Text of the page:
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The relationship between grace and obedience can seem tenuous at times.

An over-emphasis on grace with no thought to obedience can lead to antinomianism, hyper grace, or as some would say “free, cheap grace.”

Focusing on rules and commands as a means to gain the favor of God can lead to rule keeping, law, and legalism. The thinking of “God has done His part, now we do ours” is equally out of balance.

But it is clear the Bible promotes a balance or blend of these two truths.

In his book, Charis: God’s Scandalous Grace for Us, Preston Sprinkle shares a third way which comes from New Testament scholar John Barclay.

This view is called Energism. It stems from the Greek word “energeo” found Galatians 2:8.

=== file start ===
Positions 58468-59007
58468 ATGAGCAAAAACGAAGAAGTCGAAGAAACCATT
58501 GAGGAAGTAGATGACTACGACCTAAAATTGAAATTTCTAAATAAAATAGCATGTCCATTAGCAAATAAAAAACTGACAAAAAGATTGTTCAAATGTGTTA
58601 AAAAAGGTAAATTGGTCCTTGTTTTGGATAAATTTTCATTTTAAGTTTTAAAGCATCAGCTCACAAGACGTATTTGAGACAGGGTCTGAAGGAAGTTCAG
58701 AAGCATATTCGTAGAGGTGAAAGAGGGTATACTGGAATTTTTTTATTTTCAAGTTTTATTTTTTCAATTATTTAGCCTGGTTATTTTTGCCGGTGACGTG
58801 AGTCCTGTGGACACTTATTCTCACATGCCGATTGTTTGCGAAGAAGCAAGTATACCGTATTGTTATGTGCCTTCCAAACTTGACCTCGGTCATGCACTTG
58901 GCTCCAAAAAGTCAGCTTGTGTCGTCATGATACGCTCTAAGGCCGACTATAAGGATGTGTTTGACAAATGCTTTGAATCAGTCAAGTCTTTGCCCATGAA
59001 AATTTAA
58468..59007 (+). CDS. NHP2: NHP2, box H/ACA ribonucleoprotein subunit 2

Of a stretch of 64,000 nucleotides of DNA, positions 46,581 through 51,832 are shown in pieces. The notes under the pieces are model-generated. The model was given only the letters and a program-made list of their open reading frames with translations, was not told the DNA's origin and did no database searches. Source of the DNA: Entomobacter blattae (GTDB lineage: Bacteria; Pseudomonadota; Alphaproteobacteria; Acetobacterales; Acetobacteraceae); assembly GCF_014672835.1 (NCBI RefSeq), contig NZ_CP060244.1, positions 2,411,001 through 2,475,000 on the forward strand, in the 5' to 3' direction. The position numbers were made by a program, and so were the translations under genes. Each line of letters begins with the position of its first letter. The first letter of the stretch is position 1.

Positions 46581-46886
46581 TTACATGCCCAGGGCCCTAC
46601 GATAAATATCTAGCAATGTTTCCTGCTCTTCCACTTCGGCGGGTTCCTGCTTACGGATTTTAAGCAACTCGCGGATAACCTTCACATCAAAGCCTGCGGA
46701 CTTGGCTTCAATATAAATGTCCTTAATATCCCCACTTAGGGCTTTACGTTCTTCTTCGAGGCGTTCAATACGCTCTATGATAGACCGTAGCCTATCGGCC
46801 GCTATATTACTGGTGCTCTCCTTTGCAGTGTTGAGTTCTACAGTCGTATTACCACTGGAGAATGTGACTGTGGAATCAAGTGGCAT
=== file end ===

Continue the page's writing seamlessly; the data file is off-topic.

“for he who worked through Peter for his apostolic ministry to the circumcised worked also through me for mine to the Gentiles”

Charis by Preston Sprinkle

January 5, 2015

I picked up a free copy of Charis: God’s Scandalous Grace for Us by Preston Sprinkle. As you know, if there is a book on grace, I want to get my hands on it.

I had never heard of Preston Sprinkle before. I have no idea what his views on other topics are. But, what I read in the pages of Charis, blew me away. This is one of the best books on grace I’ve ever read.

Sprinkle is a PhD and seminary teacher. He runs in academic circles. He brings great historical background to so many passages. But, unlike most academics who can only be understood by others with higher degrees, Sprinkle speaks the language of the people.

Charis is an overview of grace in the Bible with an emphasis on the Old Testament. Some “grace” teachers reject the Old Testament outright, even saying the Bible Society’s decision to include the Old Testament was a huge mistake. Charis proves them wrong.